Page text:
(its upper left corner) in order to maintain equilibrium.
This becomes evident if moments are calculated about the base of the column.
A lateral force, pushing left at the top, is necessary to counteract the fact
that \(P_{external}\) exerts a clockwise moment about the base.
In contrast, note that lateral forces are no longer necessary
in the new sketch at the top of this page because of the presence
of the two equal and opposite \(P_{external}\) forces.
Stresses
The resolution to the above dilemma, namely that the critical buckling load
in an eccentrically loaded column is independent of the load's eccentricity,
is found in the stresses generated by the beam's deformations. To see this,
begin by recognizing that the stress in the column is governed by
\[
\sigma = {P \over A} + {M \, \text{y} \over I}
\]
where \({P/A}\) is the stress due to the compressive load, and \(M\,\text{y}/I\)
is the stress due to bending. Note that \(\text{y}\) here is not the column
deflection. It represents the distance from the column's neutral axis.
Note also that sign conventions are being completely
ignored here because everything is being treated as a positive value,
when in fact, the stress is clearly compressive. Even the applied
load is being taken as a positive value. This is OK. Simply
interpret the stress as an absolute value.
The question is, "What is the maximum compressive stress in the column?"
This is found by inserting the conditions that maximize the effects of
bending. The maximum bending stress occurs at a point
in the cross-section farthest from the neutral axis, i.e., \(\text{y} = c\).
Second, it occurs where the bending moment is a maximum along the column's
length. In other words
\[
\sigma_{max} = {P \over A} + {M_{max} \, c \over I}
\]
Recall from above that \(M = P \, (y + e)\) where \(y\) now represents
the beam/column deflection (and once again, negative signs are being ignored).
So the maximum bending moment, \(M_{max}\) corresponds to the maximum
beam deflection.
\[
M_{max} = P \, (y_{max} + e)
\]
So \(y_{max}\) is needed. This occurs at \(x = L/2\) on the beam. Evaluating
the column deflection at \(L/2\) gives
\[
\begin{eqnarray}
y_{max} & = & e \, \left[ \tan \left( \sqrt{{P \over E \, I}} \; {L \over 2} \right) \sin \left( \sqrt{{P \over E \, I}} \; {L \over 2} \right) + \cos \left( \sqrt{{P \over E \, I}} \; {L \over 2} \right) - 1 \right] \\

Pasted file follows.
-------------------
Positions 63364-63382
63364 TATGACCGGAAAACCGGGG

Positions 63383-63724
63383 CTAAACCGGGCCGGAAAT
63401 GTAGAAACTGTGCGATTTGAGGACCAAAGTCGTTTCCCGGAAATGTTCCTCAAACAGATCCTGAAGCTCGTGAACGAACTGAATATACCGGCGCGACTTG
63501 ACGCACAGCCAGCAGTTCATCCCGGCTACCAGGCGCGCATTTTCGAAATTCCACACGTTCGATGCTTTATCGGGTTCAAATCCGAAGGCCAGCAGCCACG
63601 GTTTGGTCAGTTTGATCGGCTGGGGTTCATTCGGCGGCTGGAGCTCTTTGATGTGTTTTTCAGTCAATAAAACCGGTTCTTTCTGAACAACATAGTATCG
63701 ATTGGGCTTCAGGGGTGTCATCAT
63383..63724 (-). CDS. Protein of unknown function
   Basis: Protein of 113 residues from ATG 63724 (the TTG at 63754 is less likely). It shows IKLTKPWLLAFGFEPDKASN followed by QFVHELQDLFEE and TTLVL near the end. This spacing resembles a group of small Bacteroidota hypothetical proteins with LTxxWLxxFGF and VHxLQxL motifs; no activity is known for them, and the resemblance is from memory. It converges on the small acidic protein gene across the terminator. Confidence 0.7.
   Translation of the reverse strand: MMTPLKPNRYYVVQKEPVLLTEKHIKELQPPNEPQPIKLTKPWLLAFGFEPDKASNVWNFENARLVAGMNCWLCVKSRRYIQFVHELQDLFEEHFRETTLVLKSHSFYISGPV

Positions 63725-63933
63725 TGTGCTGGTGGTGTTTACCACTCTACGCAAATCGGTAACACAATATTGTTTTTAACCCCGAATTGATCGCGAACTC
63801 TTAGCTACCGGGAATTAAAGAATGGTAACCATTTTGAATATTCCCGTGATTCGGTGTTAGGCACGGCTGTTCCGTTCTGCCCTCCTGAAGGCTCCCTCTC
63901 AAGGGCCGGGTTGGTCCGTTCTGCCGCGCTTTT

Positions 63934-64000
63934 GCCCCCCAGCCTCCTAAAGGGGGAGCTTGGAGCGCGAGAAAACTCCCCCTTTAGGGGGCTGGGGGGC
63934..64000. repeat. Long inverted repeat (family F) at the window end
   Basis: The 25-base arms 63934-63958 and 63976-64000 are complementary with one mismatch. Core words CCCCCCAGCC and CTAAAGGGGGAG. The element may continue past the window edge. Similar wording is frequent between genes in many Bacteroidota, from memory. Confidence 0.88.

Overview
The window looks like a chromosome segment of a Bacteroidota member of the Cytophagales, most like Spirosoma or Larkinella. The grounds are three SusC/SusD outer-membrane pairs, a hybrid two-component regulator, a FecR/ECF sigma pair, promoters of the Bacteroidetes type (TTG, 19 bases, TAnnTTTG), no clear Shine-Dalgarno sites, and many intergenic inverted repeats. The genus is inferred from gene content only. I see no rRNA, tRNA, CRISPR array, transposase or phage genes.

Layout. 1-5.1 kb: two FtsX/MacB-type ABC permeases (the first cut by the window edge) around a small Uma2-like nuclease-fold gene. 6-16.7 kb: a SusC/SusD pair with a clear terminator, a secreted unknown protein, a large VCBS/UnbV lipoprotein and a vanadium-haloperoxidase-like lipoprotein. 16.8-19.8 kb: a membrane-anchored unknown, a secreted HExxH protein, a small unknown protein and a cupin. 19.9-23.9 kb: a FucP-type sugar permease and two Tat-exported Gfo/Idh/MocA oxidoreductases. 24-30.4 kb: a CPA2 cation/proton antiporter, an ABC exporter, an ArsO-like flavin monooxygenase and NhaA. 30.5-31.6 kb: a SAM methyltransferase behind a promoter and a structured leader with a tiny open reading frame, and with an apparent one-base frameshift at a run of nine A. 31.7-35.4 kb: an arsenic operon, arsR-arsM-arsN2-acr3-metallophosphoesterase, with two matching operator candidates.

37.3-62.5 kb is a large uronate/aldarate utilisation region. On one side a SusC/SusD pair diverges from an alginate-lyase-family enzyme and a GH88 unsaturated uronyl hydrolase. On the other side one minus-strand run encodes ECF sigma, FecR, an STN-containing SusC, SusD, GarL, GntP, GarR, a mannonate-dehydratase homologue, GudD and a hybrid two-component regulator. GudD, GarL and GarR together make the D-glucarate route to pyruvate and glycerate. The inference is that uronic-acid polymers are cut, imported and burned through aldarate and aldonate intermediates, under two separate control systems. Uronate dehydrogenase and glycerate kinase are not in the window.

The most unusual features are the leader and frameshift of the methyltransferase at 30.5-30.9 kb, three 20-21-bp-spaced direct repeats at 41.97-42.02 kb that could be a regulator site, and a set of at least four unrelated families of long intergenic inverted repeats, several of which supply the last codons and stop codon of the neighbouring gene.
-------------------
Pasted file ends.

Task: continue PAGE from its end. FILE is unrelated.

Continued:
\\
\\
& = & e \, \left[ \sec \left( \sqrt{{P \over E \, I}} \; {L \over 2} \right) - 1 \right]
\end{eqnarray}
\]
Recall that \(\sec(x) = 1 / \cos(x)\).
Using this result and substituting back through the equations for \(M_{max}\) and \(\sigma_{max}\) leads to
\[
\begin{eqnarray}
\sigma_{max} & = & {P \over A} + {M_{max} \, c \over I} \\
\\
& = & {P \over A} + {P \left\{ e \left[ \sec \left( \sqrt{{P \over E \, I}} \; {L \over 2} \right) -1 \right] + e \right\} c \over I} \\
\\
& = & P \, \left[ {1 \over A} + {e \, c \over I} \sec \left( \sqrt{{P \over E \, I}} \; {L \over 2} \right) \right]
\end{eqnarray}
\]
Like the tangent function, the secant function also goes to infinity as its argument approaches \(\pi/2\).
The result is that the predicted stress also approaches infinity. This leads to a new column failure
criterion, namely, the column will fail when the stress equals the material's yield stress:
\(\sigma_{max} = \sigma_{yield}\).
It is worth noting that the equation can also be written as
\[
\sigma_{max} = P \, \left[ {1 \over A} + {e \, c \over I} \sec \left( {\pi \over 2} \sqrt{P \over P_{cr}} \, \right) \right]
\]
where \(P_{cr} = \pi^2\,E\,I\,/\,L^2\). This reveals that \(P_{cr}\)
in eccentrically loaded columns is only an academic landmark.
The column will actually fail when \(\sigma_{max} = \sigma_{yield}\),
and this will always occur at a load less than \(P_{cr}\).
Eccentric Buckling Example
The graph here shows the predicted stress in an 850 mm long steel bar (E = 200,000 MPa)
with cross-sectional area of 100 mm
^{2}. The stress is plotted against load for a series of
different eccentricities.
The graph reveals several important properties of eccentric column buckling. The story begins with the
lowest (blue) curve for the near-zero eccentricity of 0.1 mm. This curve approaches the theoretical
limit where the stress is simply \(P / A\) until it suddenly goes to infinity at \(P = P_{cr}\). Of course,
any object will yield, and soon fail, when its stress goes to infinity, and this is consistent with
the noneccentric buckling theory in which the column fails at \(P = P_{cr}\).
Second, the load at which the stress grows rapidly, decreases with increasing offset, \(e\).
Therefore any such eccentrically loaded column will fail before \(P\) reaches \(P_{cr}\)